The past is prologue for U.S. comprehensive immigration reform

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Dr. Allison Brownell Tirres, assistant professor at DePaul University College of Laws, addressed a crowd of students, local activists, concerned citizens and professionals as part of the University of Texas at El Paso Centennial Lecture series. (Héctor Bernal/Borderzine.com)

Dr. Allison Brownell Tirres, assistant professor at DePaul University College of Laws, addressed a crowd of students, local activists, concerned citizens and professionals as part of the University of Texas at El Paso Centennial Lecture series. (Héctor Bernal/Borderzine.com)

EL PASO  – Immigration policies from the past must be studied in order to reform them for the future was the premise of a lecture by Dr. Allison Brownell Tirres on the topic of deportation, a subject that is as crucial as it is complex for residents of the borderland.

“I want to try and put these stories in an historical context and I also want to suggest how the past may help us rethink the future,” Tirres said.

Tirres, an assistant professor at DePaul University College of Laws, addressed a crowd of students, local activists, concerned citizens, and professionals as part of the University of Texas at El Paso Centennial Lecture series.

While guiding the audience through a century of immigration law, Tirres brought up many legal turning points including the 1882 Chinese Exclusion Act along and the Magnuson Act also known as the Chinese Exclusion Repeal Act of 1943.

Tirres demonstrated the relationship between those laws and the current severity of enforcement of U.S. immigration practices. In 2012, the United States government deported over 400,000 persons and detained 478,000 immigrants.

“In recent years we have quadrupled the number of deportations… this type of regime is costly. We have spent close to $18 billion on immigration enforcement in 2012 and this surpasses the budgets of all of the federal law enforcement agencies combined,” said Tirres.

From 1925-1975 there was only an average of 16,000 deportations a year. After 1975, the yearly average rose to 128,000, she said.

“Ironically, all of these efforts to stop the flood of unauthorized migration and to secure the borders may have in fact been largely ineffective, but have actually contributed to an increase in the prevalence in migration as some scholars have recently shown,” she added.

The major contributions to the drastic increase in deportations and detentions can be blamed on two 1996 changes —the Illegal Immigration Act and Immigrant Responsibility Act (IIRAIRA) and Antiterrorism and Effective Death Penalty Act.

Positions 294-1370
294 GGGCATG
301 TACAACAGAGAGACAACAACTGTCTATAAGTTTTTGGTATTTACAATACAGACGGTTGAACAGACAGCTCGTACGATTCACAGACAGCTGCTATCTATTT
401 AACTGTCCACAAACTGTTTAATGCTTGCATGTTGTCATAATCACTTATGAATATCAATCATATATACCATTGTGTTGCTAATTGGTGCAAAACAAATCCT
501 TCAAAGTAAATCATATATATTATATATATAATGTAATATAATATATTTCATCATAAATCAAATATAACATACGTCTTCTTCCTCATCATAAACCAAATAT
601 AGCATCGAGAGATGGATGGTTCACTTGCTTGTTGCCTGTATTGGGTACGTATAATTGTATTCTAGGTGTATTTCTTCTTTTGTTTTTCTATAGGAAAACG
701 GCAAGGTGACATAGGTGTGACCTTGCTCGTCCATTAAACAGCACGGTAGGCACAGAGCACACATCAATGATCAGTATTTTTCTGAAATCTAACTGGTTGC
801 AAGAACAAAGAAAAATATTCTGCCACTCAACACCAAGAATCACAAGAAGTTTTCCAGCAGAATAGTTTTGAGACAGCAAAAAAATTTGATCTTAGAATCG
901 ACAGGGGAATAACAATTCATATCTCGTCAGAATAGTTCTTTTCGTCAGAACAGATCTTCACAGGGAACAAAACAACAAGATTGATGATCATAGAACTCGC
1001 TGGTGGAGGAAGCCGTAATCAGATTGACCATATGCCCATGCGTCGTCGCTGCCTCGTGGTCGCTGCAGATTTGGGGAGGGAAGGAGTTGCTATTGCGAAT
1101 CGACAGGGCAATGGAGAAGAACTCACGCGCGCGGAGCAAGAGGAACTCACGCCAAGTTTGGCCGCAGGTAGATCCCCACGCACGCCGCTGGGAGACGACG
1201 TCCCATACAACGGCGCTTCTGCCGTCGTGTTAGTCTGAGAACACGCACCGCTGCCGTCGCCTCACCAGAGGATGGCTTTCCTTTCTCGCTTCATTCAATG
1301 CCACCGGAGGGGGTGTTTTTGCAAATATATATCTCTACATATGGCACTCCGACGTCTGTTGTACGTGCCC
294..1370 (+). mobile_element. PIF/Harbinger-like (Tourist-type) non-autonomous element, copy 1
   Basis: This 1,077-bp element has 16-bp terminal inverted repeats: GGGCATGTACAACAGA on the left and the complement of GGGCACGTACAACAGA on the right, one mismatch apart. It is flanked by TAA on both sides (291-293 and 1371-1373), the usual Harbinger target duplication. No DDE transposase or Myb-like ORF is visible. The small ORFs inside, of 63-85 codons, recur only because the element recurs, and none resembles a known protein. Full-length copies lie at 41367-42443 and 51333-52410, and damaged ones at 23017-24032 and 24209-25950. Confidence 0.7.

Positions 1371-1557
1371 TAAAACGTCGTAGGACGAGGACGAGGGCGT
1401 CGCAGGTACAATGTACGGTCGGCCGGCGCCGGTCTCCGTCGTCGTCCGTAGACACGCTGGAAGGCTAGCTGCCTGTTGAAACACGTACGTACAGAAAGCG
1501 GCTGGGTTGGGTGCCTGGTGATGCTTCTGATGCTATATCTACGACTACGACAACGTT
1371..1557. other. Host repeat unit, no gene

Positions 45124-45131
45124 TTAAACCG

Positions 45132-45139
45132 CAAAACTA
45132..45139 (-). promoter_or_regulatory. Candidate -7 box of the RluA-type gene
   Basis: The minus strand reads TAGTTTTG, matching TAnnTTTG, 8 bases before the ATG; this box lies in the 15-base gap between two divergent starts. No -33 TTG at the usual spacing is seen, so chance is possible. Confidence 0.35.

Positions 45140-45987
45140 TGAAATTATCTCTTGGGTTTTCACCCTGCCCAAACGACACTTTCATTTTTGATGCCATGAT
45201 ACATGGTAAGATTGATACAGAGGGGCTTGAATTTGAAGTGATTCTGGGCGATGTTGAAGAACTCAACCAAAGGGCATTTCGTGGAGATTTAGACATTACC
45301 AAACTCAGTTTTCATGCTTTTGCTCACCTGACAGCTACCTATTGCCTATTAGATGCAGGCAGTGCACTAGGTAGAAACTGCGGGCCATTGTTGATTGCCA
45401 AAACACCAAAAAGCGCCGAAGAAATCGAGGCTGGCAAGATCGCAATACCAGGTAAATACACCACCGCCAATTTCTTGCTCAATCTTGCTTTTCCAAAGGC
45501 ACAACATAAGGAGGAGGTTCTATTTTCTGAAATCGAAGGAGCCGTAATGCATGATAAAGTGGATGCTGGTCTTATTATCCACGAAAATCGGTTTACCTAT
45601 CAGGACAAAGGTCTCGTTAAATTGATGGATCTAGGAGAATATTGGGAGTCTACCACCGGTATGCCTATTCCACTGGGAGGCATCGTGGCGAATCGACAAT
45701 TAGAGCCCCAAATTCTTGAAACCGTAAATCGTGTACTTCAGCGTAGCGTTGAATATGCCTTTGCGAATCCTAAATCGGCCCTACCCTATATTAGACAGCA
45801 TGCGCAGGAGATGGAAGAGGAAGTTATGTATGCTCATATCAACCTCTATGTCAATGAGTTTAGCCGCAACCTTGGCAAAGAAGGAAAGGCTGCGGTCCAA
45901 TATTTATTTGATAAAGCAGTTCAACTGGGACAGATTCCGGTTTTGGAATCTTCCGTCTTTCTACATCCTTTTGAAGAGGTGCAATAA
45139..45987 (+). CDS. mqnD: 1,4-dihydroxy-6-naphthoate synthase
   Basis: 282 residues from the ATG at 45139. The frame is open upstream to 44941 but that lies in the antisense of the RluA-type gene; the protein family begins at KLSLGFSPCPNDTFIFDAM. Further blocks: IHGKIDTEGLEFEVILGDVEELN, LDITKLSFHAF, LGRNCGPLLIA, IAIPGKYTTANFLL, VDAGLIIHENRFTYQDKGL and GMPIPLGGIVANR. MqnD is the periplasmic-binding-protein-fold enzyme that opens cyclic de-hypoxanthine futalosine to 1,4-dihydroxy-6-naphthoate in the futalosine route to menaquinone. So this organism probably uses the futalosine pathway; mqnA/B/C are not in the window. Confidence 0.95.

From 1925-1975 there was only an average of 16,000 deportations a year. After 1975, the yearly average rose to 128,000 said Dr. Tirres. (Luis Hernandez/Borderzine.com)

From 1925-1975 there was only an average of 16,000 deportations a year. After 1975, the yearly average rose to 128,000 said Dr. Tirres. (Luis Hernandez/Borderzine.com)

She also spoke about relief from deportation and the Judicial Recommendation Against Deportation or JRAD, that gives the sentencing judge discretion to decide whether or not a conviction should lead to deportation by considering extenuating circumstances such as economic hardship for the defendant’s family in America or the dangerous conditions in the defendant’s home country.

She reminded the audience of the recent news story about the “detention bed mandate” that Congress has imposed on the U.S. Immigration and Customs Enforcement (ICE) to keep 34,000 beds filled with detainees in about 250 facilities, nationwide every single day.

“You do not have to be a liberal sort or open borders type of person to think that this is not a sustainable state of affairs and people on all sides of the spectrum in recent years seem to have some agreement on this…even some leading House Republicans in recent weeks” said Tirres.

She also spoke on the sovereignty of the federal government when it comes to immigrants and their lack of constitutional rights. Also, the Supreme Court decided that deportation is not viewed as a punishment and is therefore justified.

“Every one of you in this room has been touched by immigration law in some way,” said Tirres, “either through your own experience or through the experience of a friend, a loved one, or through the many and often troubling stories that are often in the news on a daily basis.”

According to Tirres, it will take an engaged army of participants for comprehensive immigration reform to take place in the U.S.  This force for reform would include students, community activists, journalists, and organizations such as Diocesan Migrant & Refugee Services, Las Americas Immigrant Advocacy Center, and many other nonprofit entities working as one.

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Editor’s note: Reporting was contributed by students from the News Gathering and Investigation class.

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  1. Dr. Allison Brownell Tirres,Why do you not include what countries like Mexico must do to stop the flow of people leaving the country? What good does it do to give citizenship to those here and at the same time no one is telling Mexico after this reform we expect your country to start making changes,start cleaning up the country.Just relocating people leaves the problems unresolved in countries like Mexico. There are millions more there who are thinking they also need better lives and nobody is making any demands for Mexico to change. So Mexico remains the same and the same problems linger and more folks will still be leaving and then we start all over again. No one demands Mexico change and Mexico is happy to see folks leave sending funds back home.

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